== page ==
Anaphylaxis is a severe, rapidly progressive allergic reaction that is potentially life threatening. The most common allergens in school-aged children are peanuts, eggs, tree nuts (e.g. cashews), cow’s milk, fish and shellfish, wheat, soy, sesame and certain insect stings (particularly bee stings).

The key to prevention of anaphylaxis in schools is knowledge of the student who has been diagnosed as at risk, awareness of allergens, and prevention of exposure to those allergens. Partnerships between schools and parents/guardians are important in helping the student avoid exposure.

Adrenaline given through an adrenaline autoinjector (such as an EpiPen® or Anapen®) into the muscle of the outer mid-thigh is the most effective first aid treatment for anaphylaxis.


  • • To provide, as far as practicable, a safe and supportive environment in which students at risk of anaphylaxis can participate equally in all aspects of the student’s schooling.
  • • To raise awareness about anaphylaxis and the school’s anaphylaxis management policy/guidelines in the school community.
  • • To minimise the risk of children experiencing an anaphylaxis event at school or on a school organised activity.
  • • To ensure that staff have knowledge about allergies, anaphylaxis and the school’s guidelines and procedures in responding to an anaphylactic reaction.


The principal or nominated staff member will be responsible for providing information to all staff and school families about anaphylaxis and development of the school’s anaphylaxis management strategies.

Casual relief staff will be informed, via the CRT folder, on arrival at the school if they are caring for a student at risk of anaphylaxis and their role in responding to an anaphylactic reaction.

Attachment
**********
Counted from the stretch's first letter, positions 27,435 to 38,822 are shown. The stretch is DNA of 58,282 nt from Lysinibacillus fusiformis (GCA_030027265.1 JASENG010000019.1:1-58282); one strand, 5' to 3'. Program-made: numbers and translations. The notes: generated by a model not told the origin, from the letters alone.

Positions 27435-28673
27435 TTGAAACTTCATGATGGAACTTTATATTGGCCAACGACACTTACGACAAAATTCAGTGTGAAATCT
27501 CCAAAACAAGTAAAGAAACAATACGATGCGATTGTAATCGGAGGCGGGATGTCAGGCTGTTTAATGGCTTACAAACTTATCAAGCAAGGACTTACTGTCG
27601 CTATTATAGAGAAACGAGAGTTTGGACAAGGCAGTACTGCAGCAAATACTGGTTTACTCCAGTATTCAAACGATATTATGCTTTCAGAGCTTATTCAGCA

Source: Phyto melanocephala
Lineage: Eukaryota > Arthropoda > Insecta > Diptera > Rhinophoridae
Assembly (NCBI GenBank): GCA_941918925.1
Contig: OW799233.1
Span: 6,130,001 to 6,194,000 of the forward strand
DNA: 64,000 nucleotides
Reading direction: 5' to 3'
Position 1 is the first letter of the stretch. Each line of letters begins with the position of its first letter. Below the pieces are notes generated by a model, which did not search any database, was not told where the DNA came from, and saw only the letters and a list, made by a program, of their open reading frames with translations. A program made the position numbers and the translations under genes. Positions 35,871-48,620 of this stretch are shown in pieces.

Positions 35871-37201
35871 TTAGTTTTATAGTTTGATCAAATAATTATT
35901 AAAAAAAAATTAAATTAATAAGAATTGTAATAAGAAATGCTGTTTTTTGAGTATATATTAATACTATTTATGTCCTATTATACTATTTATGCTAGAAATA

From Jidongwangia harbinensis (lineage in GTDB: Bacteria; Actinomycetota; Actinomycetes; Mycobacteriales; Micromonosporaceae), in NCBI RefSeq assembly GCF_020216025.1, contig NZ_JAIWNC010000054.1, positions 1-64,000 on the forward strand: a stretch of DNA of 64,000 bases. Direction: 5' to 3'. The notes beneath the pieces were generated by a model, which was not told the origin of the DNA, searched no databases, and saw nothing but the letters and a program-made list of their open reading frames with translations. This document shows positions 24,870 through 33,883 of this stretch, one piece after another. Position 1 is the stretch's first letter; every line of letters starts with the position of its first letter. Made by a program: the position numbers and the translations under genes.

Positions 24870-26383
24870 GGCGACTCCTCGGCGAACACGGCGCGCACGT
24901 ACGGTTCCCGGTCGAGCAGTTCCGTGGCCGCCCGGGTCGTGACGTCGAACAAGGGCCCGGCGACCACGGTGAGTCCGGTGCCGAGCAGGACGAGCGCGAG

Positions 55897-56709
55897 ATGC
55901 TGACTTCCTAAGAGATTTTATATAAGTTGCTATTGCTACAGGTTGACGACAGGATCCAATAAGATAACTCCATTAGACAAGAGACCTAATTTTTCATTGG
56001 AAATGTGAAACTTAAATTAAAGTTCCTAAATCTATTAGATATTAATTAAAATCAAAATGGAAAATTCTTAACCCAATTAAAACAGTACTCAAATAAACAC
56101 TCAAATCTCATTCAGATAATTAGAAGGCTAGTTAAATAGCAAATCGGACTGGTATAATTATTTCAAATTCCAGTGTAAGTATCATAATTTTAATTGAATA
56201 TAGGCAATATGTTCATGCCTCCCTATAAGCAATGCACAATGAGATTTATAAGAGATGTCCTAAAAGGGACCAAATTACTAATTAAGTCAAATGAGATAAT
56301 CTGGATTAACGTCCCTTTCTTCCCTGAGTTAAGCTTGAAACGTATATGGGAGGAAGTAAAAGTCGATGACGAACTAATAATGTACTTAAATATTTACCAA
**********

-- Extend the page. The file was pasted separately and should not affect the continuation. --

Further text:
At the beginning of each school year the principal or nominated staff member will ensure that a letter/reminder notice is sent home to all parents informing them that a child in the class suffers from anaphylaxis.

A notice in reference to anaphylaxis will be placed in the newsletter at the beginning of each school year.

Staff training and emergency response

Teachers and other school staff who have contact with the student at risk of anaphylaxis, are encouraged to undertake training in anaphylaxis management including how to respond in an emergency.

At other times while the student is under the care or supervision of the school, including excursions, yard duty, camps and special event days, the principal must ensure that there is a sufficient number of staff present who have up to date training and know how to recognise, prevent and treat anaphylaxis. Training will be provided to these staff as soon as practicable after the student commences school. The child’s classroom teacher will receive anaphylaxis training within four weeks (if not, sooner), if training has not been accessed before.

The school’s first aid procedures and the student’s ASCIA Action Plan will be followed when responding to an anaphylactic reaction.

*Under no circumstances will another child’s autoinjector be administered in an emergency, unless specifically instructed by Ambulance Victoria officer.

Emergency procedure to be followed at school

  • Send to school office for child’s autoinjector (such as an EpiPen® or Anapen®)
  • Dial 000 and ask for an ambulance
  • Contact child’s parent as soon as is practicable

Parent responsibilities

It is the responsibility of the parent/guardian to: